Royal Road to the Land of the Tejas
Vast open skies. Swollen streams and great rivers. Lush rolling hills and deep forests. Dark swamps and hot deserts. This varied and expansive landscape was home to American Indians for hundreds of years. The land offered no apparent riches, but Spain was intent on protecting its territory from France. Spaniards claimed this land and named it Tejas for the Caddo word meaning friend. Missionaries and soldiers traveled timeworn routes, built missions and presidios (military posts), and opened a camino real (royal road), a vital artery across the heart of the land.
El Camino Real de los Tejas brought change—exploration, trade, migration, settlement, war, independence, and statehood. It fostered cultural interactions and created a distinctive mosaic of language and lifeways.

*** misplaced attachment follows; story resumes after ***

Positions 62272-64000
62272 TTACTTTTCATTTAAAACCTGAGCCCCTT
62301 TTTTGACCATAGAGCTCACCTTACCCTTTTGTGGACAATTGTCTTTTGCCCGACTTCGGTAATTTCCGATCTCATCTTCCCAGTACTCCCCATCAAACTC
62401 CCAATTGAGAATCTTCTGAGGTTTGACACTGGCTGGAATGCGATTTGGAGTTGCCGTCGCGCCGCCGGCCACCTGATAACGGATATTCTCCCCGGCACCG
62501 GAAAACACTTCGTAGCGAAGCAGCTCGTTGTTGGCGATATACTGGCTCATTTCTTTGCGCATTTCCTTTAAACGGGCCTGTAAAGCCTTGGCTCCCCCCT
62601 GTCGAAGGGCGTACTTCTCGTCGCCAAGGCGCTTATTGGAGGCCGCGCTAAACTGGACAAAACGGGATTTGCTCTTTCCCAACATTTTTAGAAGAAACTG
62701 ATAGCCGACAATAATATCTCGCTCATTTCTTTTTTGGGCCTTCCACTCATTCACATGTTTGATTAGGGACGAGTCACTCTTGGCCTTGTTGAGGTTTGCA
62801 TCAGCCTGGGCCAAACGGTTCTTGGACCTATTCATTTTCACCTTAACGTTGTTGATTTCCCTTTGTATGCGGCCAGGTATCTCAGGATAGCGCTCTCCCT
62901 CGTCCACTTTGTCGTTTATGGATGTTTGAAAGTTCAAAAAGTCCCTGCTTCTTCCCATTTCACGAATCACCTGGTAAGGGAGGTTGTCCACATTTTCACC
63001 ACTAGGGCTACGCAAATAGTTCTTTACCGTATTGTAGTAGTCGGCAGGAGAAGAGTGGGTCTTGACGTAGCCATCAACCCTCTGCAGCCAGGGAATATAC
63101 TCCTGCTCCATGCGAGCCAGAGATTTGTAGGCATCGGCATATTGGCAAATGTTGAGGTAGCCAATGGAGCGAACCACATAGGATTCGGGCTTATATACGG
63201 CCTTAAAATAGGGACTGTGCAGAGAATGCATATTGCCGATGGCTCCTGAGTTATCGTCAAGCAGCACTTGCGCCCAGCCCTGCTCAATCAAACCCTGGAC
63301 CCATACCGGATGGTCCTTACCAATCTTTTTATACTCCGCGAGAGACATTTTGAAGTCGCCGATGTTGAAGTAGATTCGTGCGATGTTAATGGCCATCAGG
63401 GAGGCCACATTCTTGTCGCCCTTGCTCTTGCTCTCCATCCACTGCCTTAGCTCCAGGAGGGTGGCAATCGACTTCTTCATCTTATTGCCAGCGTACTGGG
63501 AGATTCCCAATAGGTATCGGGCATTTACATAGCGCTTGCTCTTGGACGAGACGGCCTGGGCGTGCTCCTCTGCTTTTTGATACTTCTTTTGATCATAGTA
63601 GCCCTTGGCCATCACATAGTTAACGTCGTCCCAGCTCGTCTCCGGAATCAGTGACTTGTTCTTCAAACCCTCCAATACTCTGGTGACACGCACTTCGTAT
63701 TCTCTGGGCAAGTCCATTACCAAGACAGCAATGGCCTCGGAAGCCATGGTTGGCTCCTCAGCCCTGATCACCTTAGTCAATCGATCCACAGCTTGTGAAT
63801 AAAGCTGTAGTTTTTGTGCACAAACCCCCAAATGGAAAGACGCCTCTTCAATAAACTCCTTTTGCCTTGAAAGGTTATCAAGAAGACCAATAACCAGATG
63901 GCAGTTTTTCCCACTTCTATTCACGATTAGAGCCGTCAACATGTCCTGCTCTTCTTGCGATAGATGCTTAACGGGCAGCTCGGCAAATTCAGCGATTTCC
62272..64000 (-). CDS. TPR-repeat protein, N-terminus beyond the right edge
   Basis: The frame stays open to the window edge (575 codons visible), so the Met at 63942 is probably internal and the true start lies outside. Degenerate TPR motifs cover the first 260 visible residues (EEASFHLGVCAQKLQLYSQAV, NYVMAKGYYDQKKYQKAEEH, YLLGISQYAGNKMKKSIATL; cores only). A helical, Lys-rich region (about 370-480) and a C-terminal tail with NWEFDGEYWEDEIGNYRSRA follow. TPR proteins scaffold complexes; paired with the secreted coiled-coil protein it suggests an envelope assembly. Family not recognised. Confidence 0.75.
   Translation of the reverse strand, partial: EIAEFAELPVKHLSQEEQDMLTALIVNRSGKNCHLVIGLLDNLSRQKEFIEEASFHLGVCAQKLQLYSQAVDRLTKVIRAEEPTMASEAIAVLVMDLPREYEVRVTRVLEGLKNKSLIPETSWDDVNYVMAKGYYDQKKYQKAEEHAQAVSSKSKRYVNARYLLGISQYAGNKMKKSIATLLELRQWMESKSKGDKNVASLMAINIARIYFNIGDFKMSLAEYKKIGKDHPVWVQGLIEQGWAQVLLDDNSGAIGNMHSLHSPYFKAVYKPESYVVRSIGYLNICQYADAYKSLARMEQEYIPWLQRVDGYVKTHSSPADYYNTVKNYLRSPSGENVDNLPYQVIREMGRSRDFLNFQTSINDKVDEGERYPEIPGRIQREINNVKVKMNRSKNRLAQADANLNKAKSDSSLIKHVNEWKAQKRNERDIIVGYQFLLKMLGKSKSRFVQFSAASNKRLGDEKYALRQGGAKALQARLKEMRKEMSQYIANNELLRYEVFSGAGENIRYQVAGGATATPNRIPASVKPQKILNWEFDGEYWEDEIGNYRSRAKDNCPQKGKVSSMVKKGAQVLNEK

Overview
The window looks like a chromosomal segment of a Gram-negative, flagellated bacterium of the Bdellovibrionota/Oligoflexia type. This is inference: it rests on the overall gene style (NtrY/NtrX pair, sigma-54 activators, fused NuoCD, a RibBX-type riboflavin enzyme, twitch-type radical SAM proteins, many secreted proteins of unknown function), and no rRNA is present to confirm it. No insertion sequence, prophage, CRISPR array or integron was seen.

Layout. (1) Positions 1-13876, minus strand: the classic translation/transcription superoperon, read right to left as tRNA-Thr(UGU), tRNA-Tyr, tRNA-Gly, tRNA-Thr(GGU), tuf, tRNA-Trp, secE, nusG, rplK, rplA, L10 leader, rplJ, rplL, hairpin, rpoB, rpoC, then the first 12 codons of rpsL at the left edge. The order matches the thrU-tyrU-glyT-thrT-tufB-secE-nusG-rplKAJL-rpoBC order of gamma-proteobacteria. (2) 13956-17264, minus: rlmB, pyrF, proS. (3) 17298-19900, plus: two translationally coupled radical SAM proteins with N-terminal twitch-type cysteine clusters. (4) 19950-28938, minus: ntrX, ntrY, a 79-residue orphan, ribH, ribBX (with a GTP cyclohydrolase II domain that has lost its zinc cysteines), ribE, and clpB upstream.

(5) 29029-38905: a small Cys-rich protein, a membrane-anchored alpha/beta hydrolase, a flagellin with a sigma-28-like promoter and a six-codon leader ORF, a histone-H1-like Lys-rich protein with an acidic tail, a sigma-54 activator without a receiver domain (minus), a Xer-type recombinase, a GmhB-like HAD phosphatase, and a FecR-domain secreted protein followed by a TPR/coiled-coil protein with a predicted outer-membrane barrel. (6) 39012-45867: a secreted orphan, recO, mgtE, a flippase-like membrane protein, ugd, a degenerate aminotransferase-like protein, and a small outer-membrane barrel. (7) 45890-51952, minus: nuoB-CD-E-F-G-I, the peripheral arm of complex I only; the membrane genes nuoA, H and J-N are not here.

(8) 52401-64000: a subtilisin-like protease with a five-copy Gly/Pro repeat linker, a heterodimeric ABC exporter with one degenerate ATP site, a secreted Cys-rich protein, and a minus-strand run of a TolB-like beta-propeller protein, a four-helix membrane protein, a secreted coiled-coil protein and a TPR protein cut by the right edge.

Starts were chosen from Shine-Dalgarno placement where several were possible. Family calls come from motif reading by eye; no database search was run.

The National Park Service El Camino Real de los Tejas brochure provides a map and information about the trail. You can download the text side or the map. Email us to receive a printed copy.
Discover the Trail
Travel El Camino Real de los Tejas and take an adventure into the past. Discover stories of trailblazers, explorers, missionaries, and settlers, and how they shaped this land. Trace the history of Texas and northwestern Louisiana along trail segments, river crossings, historic sites, and communities. Hours vary from site to site along the trail. Contact individual sites for more information. Much of the trail is on private land and not open to the public. Please respect all landowners.
Last updated: September 10, 2018